In Matthew 16, Peter had just declared Yeshua to be the Messiah, the Son of the Living God.  Yeshua replied, And I also say to you that you are Peter, and on this rock I will build My church, and the gates of Hades shall not prevail against it.  In light of all the other scriptures regarding the rock and the stone, I highly doubt that Yeshua was saying that His ekklesia would be built on Peter himself, but rather, on Peter's declaration.  And Peter was to be one of the living stones, as are all who believe.

Ephesians 2:19-21 confirms this concept.  Now, therefore, you are no longer strangers and foreigners, but fellow citizens with the saints and members of the household of God,  having been built on the foundation of the apostles and prophets, Jesus Christ Himself being the chief cornerstone, in whom the whole building, being fitted together, grows into a holy temple in the Lord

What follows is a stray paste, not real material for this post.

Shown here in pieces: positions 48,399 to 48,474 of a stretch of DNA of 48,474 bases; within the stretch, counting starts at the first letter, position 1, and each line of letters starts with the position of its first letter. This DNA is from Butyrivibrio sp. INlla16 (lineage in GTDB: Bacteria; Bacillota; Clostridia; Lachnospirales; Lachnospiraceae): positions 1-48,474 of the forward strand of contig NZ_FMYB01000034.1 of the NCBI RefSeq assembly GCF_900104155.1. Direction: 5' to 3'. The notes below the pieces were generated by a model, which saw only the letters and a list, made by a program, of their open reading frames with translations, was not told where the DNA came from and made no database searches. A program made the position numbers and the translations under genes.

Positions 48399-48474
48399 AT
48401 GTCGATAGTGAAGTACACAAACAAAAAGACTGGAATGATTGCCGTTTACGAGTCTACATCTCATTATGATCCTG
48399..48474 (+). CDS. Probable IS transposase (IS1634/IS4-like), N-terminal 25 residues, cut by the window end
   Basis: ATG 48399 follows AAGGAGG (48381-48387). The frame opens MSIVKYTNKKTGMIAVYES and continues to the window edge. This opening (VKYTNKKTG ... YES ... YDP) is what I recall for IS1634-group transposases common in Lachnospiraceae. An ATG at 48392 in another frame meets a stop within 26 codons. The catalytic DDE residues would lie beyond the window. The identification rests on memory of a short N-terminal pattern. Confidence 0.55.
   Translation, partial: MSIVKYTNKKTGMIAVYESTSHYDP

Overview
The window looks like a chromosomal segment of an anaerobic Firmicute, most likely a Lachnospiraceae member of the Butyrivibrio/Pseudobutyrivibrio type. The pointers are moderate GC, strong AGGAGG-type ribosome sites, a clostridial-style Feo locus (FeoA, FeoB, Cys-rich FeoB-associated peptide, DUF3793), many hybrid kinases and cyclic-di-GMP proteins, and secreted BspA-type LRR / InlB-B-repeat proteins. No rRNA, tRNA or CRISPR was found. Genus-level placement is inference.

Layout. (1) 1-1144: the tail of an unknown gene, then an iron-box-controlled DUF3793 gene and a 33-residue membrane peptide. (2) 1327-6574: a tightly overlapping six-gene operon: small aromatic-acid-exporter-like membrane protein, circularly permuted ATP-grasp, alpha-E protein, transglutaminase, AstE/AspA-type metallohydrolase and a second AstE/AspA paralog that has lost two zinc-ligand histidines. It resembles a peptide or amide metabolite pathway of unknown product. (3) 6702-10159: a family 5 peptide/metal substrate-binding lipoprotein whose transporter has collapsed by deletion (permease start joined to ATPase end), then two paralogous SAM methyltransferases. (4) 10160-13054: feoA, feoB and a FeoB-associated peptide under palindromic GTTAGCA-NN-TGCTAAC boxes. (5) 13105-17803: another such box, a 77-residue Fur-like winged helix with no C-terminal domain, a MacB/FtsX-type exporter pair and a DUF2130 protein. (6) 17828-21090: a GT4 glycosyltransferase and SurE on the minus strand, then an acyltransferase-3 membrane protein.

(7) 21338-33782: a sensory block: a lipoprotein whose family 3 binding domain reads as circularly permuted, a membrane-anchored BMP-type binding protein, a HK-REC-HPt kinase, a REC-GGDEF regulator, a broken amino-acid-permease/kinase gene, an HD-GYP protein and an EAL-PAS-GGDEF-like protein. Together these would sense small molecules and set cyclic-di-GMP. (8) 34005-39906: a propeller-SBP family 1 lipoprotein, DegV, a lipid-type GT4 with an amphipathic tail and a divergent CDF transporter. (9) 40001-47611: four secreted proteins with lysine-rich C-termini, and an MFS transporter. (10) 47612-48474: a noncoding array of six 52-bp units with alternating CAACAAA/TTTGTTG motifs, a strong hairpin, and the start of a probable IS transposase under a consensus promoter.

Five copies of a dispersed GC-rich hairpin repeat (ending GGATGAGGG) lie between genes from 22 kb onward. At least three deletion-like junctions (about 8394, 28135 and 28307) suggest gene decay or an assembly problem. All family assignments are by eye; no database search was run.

Peter himself tells us exactly who the Rock is, in 1 Peter 2:4-7:  Coming to Him as to a living stone, rejected indeed by men, but chosen by God and precious, you also, as living stones, are being built up a spiritual house, a holy priesthood, to offer up spiritual sacrifices acceptable to God through Jesus Christ.  Therefore it is also contained in the Scripture, “Behold, I lay in Zion,a chief cornerstone, elect, precious, and he who believes on Him will by no means be put to shame.” (He refers back to Isaiah 28:16 here).  Therefore, to you who believe, He is precious; but to those who are disobedient, “The stone which the builders rejected has become the chief cornerstone,” (referring back to Psalm 118).  I just want to say that any attempt to make Peter into The Rock takes glory away from God and places it onto a man.

And now for a little comic relief
In closing, there are so many more uses of rocks and stones in scripture!  Precious stones, memorial stones, water from the rock in the wilderness, and many more.  I hope you will take time to check some of them out.